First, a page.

A Natural Connection With Wellness
When asked what pet parents would seek in a consumable product with health benefits, naturalness was prized in both human and pet nutrition (see chart 1.1). Among the full panel of respondents, 43% (n=217) indicated that they would seek natural attributes in a health-oriented consumable for their pet.
When we look only at those who would seek natural products for themselves (n=219), the percentage of those who also sought natural health-oriented consumables for their pets climbed to 67% (n=146), a 56% increase compared to the general pet parent audience.
In addition to “natural,” “ingredients from the USA” (65%) and “organic” (59%) are likely to be sought for one’s pet if sought for oneself.
Of those who selected “natural” (n=219) as one of the top indicators of quality when selecting products for themselves, 37% indicated “made in the USA” as a top 3 indicator of quality in pet nutrition products, alongside clinical trials (34%) and specific ingredients (32%).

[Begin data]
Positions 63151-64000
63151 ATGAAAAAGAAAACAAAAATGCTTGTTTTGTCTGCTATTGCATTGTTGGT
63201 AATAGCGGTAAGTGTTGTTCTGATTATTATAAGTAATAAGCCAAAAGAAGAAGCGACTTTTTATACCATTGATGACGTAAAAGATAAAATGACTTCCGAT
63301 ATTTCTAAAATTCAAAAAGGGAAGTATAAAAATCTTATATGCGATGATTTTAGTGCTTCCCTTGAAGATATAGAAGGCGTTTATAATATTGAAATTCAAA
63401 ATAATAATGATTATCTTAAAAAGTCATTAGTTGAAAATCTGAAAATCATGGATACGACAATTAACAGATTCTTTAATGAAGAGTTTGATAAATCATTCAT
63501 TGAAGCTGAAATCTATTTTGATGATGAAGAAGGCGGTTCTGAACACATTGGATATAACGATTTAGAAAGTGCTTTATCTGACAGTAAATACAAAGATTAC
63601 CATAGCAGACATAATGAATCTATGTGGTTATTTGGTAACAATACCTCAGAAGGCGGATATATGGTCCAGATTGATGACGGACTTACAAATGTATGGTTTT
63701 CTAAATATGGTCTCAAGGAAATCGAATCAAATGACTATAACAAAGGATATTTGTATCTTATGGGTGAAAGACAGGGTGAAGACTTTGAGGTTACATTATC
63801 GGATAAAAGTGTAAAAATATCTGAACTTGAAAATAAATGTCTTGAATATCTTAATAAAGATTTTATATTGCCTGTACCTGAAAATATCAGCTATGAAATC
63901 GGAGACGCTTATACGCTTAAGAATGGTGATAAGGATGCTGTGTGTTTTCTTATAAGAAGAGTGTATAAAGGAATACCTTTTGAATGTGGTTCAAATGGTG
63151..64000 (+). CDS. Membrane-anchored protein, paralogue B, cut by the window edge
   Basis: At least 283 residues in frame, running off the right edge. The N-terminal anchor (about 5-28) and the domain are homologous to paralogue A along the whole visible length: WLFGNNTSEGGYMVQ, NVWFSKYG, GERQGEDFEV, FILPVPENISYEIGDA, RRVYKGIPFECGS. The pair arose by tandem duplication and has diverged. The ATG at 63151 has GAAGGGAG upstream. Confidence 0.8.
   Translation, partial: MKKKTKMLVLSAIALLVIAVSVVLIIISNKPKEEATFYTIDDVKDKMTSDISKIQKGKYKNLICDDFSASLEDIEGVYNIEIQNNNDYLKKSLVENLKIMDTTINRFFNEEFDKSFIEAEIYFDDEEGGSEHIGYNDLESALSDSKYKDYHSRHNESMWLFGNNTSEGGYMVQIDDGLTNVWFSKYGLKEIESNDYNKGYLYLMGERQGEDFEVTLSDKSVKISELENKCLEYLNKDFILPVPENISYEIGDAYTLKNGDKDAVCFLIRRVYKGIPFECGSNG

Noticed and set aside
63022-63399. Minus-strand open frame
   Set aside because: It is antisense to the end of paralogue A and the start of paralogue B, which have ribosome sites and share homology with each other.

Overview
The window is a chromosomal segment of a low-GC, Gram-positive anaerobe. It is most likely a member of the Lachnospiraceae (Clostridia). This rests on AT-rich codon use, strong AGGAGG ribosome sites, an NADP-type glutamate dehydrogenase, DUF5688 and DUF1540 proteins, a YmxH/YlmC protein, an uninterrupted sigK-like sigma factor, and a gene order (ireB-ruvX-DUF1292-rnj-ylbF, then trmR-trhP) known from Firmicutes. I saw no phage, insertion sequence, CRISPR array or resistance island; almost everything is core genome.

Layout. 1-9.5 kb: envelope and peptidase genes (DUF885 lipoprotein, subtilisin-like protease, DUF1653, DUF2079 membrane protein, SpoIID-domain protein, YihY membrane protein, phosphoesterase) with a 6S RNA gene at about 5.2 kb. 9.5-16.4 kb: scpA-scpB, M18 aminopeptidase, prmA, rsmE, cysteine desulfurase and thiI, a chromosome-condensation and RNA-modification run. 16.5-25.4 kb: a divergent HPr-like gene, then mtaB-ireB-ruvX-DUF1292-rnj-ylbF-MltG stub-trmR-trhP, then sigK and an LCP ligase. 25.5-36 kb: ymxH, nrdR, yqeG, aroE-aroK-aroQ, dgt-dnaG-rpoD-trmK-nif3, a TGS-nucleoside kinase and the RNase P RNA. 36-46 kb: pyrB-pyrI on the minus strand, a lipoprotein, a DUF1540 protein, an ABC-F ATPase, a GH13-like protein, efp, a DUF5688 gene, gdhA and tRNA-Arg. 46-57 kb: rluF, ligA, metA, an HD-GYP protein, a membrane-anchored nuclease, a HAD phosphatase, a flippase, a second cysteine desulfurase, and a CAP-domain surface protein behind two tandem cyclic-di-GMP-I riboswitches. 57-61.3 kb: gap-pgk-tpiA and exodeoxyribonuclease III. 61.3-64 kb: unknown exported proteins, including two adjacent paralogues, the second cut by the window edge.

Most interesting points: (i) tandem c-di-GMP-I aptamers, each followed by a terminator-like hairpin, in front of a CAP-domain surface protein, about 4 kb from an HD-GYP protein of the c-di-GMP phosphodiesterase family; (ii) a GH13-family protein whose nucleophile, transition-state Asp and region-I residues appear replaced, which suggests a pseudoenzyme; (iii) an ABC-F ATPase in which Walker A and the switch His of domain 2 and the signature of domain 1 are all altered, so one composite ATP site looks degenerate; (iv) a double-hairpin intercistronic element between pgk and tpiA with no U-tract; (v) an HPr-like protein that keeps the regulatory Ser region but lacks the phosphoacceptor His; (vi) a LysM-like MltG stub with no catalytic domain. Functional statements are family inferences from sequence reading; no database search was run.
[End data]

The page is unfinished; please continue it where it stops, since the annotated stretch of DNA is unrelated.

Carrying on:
Given that “natural” sustains as a long-time trend in pet nutrition, with 40% more respondents seeking a natural claim than any other attribute tested, MarketPlace sees “naturalness” as a baseline requirement for those seeking to compete with a health-oriented position, such as in functional treats or supplements. Where clinical trials or demand-driving ingredients can distinguish a brand from others, a natural claim on its own is not uniquely differentiating.
Sourced, Made, and Certified
“Made in the USA” is a prevalent trend, visible on pet nutrition product packaging, Amazon product page content, and promotional content. In MarketPlace’s May 2021 pet parent survey, 68% of pet parents stated it is important that products they purchase for their pets are made in the USA.
Second to “made in the USA,” respondents indicated that “ethically sourced” (64%) was of notable importance when purchasing a pet product.